Or if you prefer your storage in a credit card, the Verbatim Store 'n' Go 8 GB USB HD is only $199, in a credit card form factor (2.75 x 2.125 x 0.5 inches, and 1.8 oz.). 

        Verbatim Store 'n' Go USB HD

Or try the LaCie Carte Orange (www.lacie.com), with 4 GB for $99, and 8 GB for $149, in a very thin design (2.2 x 3.3 x 0.23 inches).

         LaCie Carte Orange

Of course, you're paying a heavy premium for the small size and tiny hard drive, so you can step up to 10 times the capacity at the same price, in an only slightly larger form factor. For example, the LaCie Skwarim is available in shocking pink with 30 GB for $149 or electric blue with 60 GB for $199 -- and is still very easy to carry in a pocket (3.3 x 3.3 x 0.5 inches and 3.5 oz.).

For more capacity in a still mobile size, you can move up to derives like the LaCie Mobile Hard Drives (40 to 100+ GB, with USB and FireWire ports), or for less gentle travels, the LaCie Rugged All-Terrain Hard Drive, with tough metal casing and shock-resistant rubber bumper (80 GB for $169 and120 GB for $329). The higher-end drives have larger caches (up from 2 to 8 MB or greater), faster rotation speeds, and therefore better data rates (up from 20 to 30 MB/sec).

Managing USB Devices

So now you have more and more portable gadgets that are storage devices -- cameras and phones, memory cards, and flash drives, and even portable hard drives. But you still need to bring along a computer to manage your data, for example to off-load photos from your mobile phone or camera to a portable hard drive.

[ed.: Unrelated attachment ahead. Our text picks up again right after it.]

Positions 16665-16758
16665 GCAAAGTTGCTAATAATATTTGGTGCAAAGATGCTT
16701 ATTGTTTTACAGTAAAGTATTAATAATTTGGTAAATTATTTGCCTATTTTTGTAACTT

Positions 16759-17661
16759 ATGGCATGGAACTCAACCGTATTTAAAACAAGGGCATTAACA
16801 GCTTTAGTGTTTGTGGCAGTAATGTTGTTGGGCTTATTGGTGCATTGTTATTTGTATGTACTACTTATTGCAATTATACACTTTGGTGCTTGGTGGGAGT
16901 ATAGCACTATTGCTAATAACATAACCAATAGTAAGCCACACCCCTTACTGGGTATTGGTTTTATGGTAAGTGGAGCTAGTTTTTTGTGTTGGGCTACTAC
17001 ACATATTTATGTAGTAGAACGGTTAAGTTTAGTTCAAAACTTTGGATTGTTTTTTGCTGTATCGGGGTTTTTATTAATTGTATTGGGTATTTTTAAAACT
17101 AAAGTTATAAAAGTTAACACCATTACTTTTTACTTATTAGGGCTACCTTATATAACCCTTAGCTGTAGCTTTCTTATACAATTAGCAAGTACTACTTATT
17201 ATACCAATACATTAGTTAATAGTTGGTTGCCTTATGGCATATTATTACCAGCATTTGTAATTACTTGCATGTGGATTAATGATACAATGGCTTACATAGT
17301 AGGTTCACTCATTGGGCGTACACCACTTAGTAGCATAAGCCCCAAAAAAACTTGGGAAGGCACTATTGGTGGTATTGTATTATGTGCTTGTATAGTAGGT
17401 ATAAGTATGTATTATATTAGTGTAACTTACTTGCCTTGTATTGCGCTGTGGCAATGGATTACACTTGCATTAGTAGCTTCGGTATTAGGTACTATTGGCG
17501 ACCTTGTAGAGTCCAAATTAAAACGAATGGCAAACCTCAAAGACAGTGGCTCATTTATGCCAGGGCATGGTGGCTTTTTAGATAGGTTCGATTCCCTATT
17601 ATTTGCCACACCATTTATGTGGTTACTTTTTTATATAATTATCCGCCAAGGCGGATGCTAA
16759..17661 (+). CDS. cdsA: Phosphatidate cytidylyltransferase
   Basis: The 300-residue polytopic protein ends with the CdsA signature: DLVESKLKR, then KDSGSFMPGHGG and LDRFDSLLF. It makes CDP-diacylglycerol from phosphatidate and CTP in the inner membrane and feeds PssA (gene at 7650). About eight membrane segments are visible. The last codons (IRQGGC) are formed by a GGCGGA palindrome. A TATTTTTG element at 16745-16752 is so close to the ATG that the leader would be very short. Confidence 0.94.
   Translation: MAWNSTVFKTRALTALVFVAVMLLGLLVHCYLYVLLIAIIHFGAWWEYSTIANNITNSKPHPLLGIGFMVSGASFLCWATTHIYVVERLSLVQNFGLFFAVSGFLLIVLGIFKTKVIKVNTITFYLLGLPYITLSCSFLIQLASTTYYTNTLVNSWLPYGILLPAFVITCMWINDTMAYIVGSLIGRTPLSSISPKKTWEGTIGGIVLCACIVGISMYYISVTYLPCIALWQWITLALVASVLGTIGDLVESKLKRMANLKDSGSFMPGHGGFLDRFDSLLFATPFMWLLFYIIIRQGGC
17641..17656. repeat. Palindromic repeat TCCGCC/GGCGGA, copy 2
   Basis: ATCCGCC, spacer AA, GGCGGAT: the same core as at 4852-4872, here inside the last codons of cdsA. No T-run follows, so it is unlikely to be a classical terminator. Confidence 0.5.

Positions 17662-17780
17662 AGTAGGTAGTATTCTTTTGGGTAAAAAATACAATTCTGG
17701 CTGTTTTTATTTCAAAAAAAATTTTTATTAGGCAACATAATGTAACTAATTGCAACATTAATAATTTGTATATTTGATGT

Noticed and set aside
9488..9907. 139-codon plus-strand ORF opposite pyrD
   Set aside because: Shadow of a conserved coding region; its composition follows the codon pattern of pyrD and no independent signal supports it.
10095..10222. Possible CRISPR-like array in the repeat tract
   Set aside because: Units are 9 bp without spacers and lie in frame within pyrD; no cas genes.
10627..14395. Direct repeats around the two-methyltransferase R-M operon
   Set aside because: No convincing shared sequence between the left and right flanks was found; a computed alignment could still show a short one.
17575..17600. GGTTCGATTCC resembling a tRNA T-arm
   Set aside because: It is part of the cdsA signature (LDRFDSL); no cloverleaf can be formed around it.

Time for another gadget -- the Memorex TravelSync (www.memorex.com), a palm-size portable transfer device ($59) with two USB ports, plus a display so you can choose which files to transfer, and in which direction. It's compatible with a wide variety of devices that support the USB Mass Storage interface, from card readers to digital cameras to media players (but not Apple iPods). It's powered by 3 AAA batteries, although transferring from a hard disk does require external power for the disk.

        Memorex TravelLink

Or for even more flexibility, the Memorex TravelLink ($79) adds two memory card slots, supporting CompactFlash I, CF II, SD, SM, MMC, Memory Stick, MS Pro, and MS Duo. It also can be connected directly to a computer to act as an 8-in-1 card reader.

Optical Discs

And don't forget optical discs for burning and sharing data. Just when you thought there were enough choices for discs -- CD and DVD, R and RW, dash and plus, single and double layer, colorful and printable -- the industry is poised to bring you more. Many companies, including Imation and TDK, are helping by redesigning their packaging to use stronger labeling and color coding make the disc type and format very clear even at a glance.